I know, running
fsck on a mounted filesystem is utterly unrecommended. The command warns you (it actually frightens you) with the following message:
# fsck /dev/VolGroup00/LogVol00 fsck 1.41.4 (27-Jan-2009) e2fsck 1.41.4 (27-Jan-2009) /dev/VolGroup00/LogVol00 is mounted. WARNING!!! Running e2fsck on a mounted filesystem may cause SEVERE filesystem damage. Do you really want to continue (y/n)? no check aborted.
But sometimes I need to check a filesystem in a remote host, so I cannot boot from a liveCD to run
fsck in the unmounted device. Looking for an option allowing me to overcome this nuisance I found the following in e2fsck’s man page:
Note that in general it is not safe to run e2fsck on mounted filesys- tems. The only exception is if the -n option is specified, and -c, -l, or -L options are not specified.
e2fsck instead of
fsck is not a problem because it checks ext2 and ext3 filesystems and mine are ext3 (
fsck checks and optionally repairs a lot of filesystem types).
Let us see what the man page says about the
-n Open the filesystem read-only, and assume an answer of `no' to all questions. Allows e2fsck to be used non-interactively. (Note: if the -c, -l, or -L options are specified in addition to the -n option, then the filesystem will be opened read-write, to permit the bad-blocks list to be updated. However, no other changes will be made to the filesystem.) This option may not be specified at the same time as the -p or -y options.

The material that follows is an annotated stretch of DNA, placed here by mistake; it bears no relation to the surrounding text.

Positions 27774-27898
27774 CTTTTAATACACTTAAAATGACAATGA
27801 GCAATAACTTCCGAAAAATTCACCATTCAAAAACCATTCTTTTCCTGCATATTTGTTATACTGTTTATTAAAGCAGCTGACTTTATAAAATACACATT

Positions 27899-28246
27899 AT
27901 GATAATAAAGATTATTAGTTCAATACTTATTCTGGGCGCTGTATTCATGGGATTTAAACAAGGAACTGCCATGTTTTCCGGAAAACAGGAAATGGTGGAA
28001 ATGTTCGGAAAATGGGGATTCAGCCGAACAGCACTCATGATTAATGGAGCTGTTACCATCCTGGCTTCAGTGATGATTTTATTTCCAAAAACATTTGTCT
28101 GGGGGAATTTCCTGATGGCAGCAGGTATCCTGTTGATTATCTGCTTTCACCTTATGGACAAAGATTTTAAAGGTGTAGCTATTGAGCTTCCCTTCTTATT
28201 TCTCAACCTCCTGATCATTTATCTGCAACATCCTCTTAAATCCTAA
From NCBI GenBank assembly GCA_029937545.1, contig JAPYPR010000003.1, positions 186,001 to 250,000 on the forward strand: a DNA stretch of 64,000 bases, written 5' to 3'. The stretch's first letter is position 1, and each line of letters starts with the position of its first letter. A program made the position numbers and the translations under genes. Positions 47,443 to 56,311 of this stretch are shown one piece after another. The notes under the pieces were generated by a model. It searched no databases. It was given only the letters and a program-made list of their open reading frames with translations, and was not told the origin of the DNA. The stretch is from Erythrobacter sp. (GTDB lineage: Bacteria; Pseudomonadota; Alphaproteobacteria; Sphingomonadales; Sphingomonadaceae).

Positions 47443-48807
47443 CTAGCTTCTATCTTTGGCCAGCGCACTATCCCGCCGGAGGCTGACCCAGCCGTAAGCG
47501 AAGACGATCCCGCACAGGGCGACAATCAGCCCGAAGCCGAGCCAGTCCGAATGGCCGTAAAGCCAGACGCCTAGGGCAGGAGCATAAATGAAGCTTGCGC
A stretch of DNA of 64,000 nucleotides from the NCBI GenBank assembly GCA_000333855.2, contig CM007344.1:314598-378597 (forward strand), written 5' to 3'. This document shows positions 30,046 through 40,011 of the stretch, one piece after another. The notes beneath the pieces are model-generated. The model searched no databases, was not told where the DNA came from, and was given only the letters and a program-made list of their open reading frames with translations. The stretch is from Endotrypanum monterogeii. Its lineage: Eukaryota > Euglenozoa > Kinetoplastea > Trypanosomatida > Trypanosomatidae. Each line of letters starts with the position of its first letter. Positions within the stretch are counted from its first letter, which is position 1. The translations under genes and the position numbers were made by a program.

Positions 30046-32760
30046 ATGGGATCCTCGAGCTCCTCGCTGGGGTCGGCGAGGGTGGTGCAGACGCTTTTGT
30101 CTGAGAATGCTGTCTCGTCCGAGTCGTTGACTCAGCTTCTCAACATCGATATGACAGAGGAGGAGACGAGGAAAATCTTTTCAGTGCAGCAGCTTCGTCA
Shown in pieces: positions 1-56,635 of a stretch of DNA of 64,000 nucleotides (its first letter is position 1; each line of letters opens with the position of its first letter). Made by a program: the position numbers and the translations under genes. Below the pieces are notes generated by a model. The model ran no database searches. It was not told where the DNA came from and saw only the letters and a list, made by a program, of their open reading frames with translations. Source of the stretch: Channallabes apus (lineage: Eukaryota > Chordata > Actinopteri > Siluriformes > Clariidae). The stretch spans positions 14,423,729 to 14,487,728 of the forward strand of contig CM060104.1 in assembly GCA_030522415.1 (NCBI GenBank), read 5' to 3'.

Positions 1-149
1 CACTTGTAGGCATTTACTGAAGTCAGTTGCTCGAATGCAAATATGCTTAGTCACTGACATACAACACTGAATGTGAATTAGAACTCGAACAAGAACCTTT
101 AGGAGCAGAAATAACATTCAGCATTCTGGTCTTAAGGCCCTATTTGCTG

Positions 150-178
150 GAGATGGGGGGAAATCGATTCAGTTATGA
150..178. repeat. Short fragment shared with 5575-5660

So it seems to be safe running it with that option. But the
e2fsck man page also states (dealing with the safe check):
However, even if it is safe to do so, the results printed by e2fsck are not valid if the filesystem is mounted. If e2fsck asks whether or not you should check a filesystem which is mounted, the only correct answer is ``no''. Only experts who really know what they are doing should consider answering this question in any other way.
So, I use it only when I want to know if there is something wrong with the filesystem. I run it with the
-f option too which forces checking even if the file system seems clean.
# e2fsck -fn /dev/VolGroup00/LogVol00 e2fsck 1.41.4 (27-Jan-2009) Warning! /dev/VolGroup00/LogVol00 is mounted. Warning: skipping journal recovery because doing a read-only filesystem check. Pass 1: Checking inodes, blocks, and sizes Pass 2: Checking directory structure Pass 3: Checking directory connectivity Pass 4: Checking reference counts Pass 5: Checking group summary information F10-i686-Live: 123335/475136 files (3.8% non-contiguous), 876070/1900544 blocks
If the output is like above all is OK, but if the device has errors, then you will need to run
fsck with the filesystem unmounted.